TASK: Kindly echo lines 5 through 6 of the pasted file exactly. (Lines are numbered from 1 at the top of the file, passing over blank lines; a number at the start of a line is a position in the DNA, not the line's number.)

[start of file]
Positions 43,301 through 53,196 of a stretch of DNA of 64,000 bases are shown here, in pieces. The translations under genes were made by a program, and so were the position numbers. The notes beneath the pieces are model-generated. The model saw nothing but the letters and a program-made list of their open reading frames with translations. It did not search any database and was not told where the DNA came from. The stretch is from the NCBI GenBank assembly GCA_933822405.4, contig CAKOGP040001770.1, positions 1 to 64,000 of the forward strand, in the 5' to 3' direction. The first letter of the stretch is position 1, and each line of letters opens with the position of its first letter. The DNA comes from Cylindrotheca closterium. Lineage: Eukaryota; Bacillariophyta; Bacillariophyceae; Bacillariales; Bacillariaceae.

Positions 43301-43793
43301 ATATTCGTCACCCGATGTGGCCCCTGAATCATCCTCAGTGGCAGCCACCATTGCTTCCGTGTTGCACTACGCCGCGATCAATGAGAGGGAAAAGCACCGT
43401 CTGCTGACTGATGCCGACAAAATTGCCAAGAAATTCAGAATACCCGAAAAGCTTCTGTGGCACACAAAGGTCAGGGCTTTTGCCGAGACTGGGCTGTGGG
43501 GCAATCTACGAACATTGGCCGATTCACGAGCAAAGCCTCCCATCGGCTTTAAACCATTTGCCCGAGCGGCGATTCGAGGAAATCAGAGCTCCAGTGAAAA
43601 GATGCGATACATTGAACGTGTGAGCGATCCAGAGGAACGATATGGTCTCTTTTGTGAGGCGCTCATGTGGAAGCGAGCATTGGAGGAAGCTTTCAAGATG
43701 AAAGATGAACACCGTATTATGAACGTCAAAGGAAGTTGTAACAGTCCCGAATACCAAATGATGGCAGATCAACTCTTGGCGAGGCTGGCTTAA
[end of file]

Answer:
43501 GCAATCTACGAACATTGGCCGATTCACGAGCAAAGCCTCCCATCGGCTTTAAACCATTTGCCCGAGCGGCGATTCGAGGAAATCAGAGCTCCAGTGAAAA
43601 GATGCGATACATTGAACGTGTGAGCGATCCAGAGGAACGATATGGTCTCTTTTGTGAGGCGCTCATGTGGAAGCGAGCATTGGAGGAAGCTTTCAAGATG